Design is About Answering Problems, Not Executing “Predefined” Solutions
When I talked to a friend who is now a CTO in a pretty stellar startup in Indonesia, he talked about how designers in their team are currently just “executors” of ideas and do not hold any strategic value. In that case, when hiring one, his idea of design is diminished to only artefact-creating workers, or drafters, in which he could not justify a high salary or compensation package for them.
In other companies I worked for, it is almost similar, although the degree in which how design is valued varies in different companies. I noticed that, regardless of scale, how design is valued in an organisation depends heavily on the culture. It rarely depends on the budget. Even a company with a small budget could invest heavily in design if the stakeholders believe that to achieve good business, they need good design.
The friend also believed that designers should be able to look at things from both business and user’s sides. I have a different perspective. I think we all must agree that a business is there to make money, and every effort is done to finally make money. However, from the user’s perspective, it’s completely different. The people who use the product wants to accomplish something. More so, they want a product they’d love using. If all designers were coming from the perspective of business, they’d focus on the wrong reasons. Designers are in the minds of the users, and we should talk about the user’s success criteria, not the company’s.
Julie Zhuo, the VP of Product Design at Facebook, eloquently put this:
“To speak the language of designers, stop talking about metrics and start talking about users.
More often than not, these aren’t too far off from each other. For example, you might be talking about setting a goal of optimizing conversion rate on a registration page by X%. Said another way, what you’re trying to do is to remove the barriers that make it hard for users to sign up for your service. But see, the language here matters. Make it easier for users to sign up vs. Optimize the conversion rate on the sign-up flow. One approach speaks to the value for the end user. The other approach focuses on what the company needs to do to be successful. Designers generally think and operate in the mindset of the user.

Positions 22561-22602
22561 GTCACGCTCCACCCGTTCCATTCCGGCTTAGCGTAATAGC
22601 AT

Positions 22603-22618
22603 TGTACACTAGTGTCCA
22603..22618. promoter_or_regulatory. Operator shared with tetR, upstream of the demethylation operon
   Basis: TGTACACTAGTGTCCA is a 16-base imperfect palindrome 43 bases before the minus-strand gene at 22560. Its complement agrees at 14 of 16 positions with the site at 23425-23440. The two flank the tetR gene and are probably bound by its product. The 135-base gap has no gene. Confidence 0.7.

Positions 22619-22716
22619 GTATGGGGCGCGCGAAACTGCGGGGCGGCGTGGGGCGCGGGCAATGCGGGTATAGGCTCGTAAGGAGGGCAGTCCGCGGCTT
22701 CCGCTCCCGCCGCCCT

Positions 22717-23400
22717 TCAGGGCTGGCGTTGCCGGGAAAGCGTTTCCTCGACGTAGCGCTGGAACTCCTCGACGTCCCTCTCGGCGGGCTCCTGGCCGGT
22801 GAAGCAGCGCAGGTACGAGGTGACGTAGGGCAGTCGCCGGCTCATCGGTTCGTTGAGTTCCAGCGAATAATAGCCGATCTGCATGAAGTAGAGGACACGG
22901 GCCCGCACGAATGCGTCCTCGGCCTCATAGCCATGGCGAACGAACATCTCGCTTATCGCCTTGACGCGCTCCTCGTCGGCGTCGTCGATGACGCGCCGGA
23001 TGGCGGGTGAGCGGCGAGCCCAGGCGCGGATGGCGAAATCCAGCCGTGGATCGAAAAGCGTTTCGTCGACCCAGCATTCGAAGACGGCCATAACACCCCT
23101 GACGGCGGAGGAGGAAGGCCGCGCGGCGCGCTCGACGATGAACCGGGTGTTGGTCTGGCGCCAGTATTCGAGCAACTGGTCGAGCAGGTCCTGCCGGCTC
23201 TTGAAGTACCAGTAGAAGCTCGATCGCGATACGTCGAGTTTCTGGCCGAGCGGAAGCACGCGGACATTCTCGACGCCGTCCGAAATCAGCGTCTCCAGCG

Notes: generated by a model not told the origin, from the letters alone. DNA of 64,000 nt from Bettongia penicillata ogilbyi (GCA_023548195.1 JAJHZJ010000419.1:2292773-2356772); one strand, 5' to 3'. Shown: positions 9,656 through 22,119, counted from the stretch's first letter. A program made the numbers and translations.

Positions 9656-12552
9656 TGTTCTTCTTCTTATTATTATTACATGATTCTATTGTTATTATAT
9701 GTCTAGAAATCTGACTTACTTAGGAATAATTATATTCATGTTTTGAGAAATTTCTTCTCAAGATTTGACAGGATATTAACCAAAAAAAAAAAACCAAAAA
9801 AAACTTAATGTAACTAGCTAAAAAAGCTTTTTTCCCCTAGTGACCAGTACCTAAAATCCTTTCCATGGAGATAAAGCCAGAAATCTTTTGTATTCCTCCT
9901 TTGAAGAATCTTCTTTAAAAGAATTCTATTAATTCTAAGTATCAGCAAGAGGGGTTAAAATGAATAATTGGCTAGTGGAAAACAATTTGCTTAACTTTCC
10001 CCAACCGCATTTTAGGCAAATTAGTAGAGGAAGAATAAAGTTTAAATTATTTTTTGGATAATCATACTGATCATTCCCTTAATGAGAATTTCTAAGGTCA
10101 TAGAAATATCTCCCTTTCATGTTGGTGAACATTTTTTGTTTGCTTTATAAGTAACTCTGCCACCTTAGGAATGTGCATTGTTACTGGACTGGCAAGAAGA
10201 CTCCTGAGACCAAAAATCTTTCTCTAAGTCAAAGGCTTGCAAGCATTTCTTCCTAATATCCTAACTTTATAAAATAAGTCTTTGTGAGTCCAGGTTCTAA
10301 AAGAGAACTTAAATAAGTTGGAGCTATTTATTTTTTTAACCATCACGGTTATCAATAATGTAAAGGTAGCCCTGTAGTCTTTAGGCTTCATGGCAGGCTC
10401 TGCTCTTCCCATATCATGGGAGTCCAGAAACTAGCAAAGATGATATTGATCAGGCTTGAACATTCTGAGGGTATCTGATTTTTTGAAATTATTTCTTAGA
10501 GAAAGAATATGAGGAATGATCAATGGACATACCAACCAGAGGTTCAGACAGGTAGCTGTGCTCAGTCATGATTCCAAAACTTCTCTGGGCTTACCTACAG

Can we increase the click-through rate on this button? => How can we make sure users know about this sweet new feature and that it’s easy to use?
We need to not tank metrics with this change => We need to make sure this change doesn’t make it harder for users to do the things they want to do.
Let’s pump up the viral coefficient => Let’s encourage users who like and enjoy this feature to share it with their friends.”
In this sense, designers do actually care about business, but they do it from the perspectives of the people who will use the product.
So again, I think, design should be seen as an integrated part of the business. A good design can potentially achieve good business. It helps achieve the key performance indicators (KPI) of other teams.
The better process is to involve designers in every product or feature ideation process, through several methods that are available right now. It can be a simple breakout & thinking session, a lengthier design sprint, a more in-the-field user interview, or a design “hackathon” over a day where we all try to prototype a new thing. In my opinion, the business side should still come from the business KPIs, but rather than providing the solutions upfront to the designers, come up with problems.
Let the designers analyse that problem and formulate their solutions.